Imagine hearing Siri privately let you know it’s time for your next meeting and where it is, or give you verbal directions about which street to turn onto while riding your bike, or read back a text message to you while you’re walking — all without blocking the sound from your surroundings. That’s a true “personal assistant.” You could even talk to Siri anytime and anywhere, with a high degree of confidence the service would hear and understand you — almost like the Amazon Echo in your home but available with the same reliability anywhere you go. None of this is far-fetched based on Siri’s current capabilities, but current headphone hardware is not designed technically or socially for these use-cases. AirPods could be designed for having Siri in your ears to proactively keep you up-to-date without distracting from your surroundings.
Collect Now. Filter Later.
Read It Later apps have one crucial problem: when you can save anything, it’s easy to save everything. That’s ok. You should try to only save the articles you really want to read to your list, but you’ll still end up with random articles that don’t seem quite so important after a day’s reflection.
You don’t need to go back and clean it up, though. The whole idea is to save time so you’ll have more free time to read. Here’s how I gather great content to read, and filter through it before actually reading.
Batch Collect Articles
I always start my day by responding to emails. I set a timer for an hour, knock out as many replies as I can, then take a much-needed break with a fun activity, such as collecting articles. I’ll go crazy, opening as many tabs as my little heart desires. This step is where OneTab, a browser extension that consolidates all your tabs into a page of links, comes in handy.
You might not even need to search for interesting articles to collect. If you have sites that publish content you know you’ll want to read later, Zapier can automatically add new posts from their RSS feeds to Pocket or Instapaper for you. You could even connect Feedly to Instapaper or Pocket with Zapier, then just star articles in Feedly to read them later.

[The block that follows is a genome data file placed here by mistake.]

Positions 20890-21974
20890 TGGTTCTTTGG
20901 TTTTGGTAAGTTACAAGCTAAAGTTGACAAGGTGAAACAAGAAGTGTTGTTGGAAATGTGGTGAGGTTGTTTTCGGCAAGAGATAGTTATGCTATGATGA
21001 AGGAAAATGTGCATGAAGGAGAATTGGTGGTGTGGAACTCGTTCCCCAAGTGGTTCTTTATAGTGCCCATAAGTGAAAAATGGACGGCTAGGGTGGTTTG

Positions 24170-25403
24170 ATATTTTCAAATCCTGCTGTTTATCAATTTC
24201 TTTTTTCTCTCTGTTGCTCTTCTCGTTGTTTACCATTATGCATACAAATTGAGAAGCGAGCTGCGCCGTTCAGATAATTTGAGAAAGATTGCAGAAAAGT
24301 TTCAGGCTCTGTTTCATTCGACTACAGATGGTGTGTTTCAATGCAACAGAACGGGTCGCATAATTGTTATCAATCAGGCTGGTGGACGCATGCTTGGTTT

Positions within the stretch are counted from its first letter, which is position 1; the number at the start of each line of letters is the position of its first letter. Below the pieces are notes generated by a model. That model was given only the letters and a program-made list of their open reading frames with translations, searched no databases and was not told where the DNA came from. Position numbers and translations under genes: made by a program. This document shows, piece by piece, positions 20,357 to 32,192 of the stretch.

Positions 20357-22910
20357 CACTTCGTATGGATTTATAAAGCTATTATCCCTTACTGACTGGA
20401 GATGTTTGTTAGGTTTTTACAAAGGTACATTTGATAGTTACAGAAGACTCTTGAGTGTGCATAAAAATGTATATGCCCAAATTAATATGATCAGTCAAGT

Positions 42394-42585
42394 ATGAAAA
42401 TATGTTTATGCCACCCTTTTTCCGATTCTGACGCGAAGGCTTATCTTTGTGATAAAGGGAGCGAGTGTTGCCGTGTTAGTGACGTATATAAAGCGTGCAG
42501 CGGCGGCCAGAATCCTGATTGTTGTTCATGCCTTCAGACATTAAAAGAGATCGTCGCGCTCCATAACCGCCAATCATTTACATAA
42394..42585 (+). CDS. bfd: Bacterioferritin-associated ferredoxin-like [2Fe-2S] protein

These strategies will leave you with with loads of content to read later, but not all of it will be good content. That’s fine: Just delete anything you save that doesn’t directly add value to your life or contribute to the learning you seek.
As Tiago Forte explains, you’re creating a buffer by building up a pool of options and paring it down as you go. Decide whether or not the content is actually helpful, and delete accordingly.
Many posts look interesting in the moment, but with a couple days of perspective, they may not seem like the most important thing to read. No worries. Swipe to delete, and dive into the articles that still seem worthwhile.
As David Allen, inventor of the Getting Things Done productivity system says, “The quality of a workflow’s outputs is fundamentally limited by the quality of its inputs.” Read great stuff, and you’ll output far better ideas.
Creative work is not a selfish act or a bid for attention on the part of the actor. It’s a gift to the world and every being in it.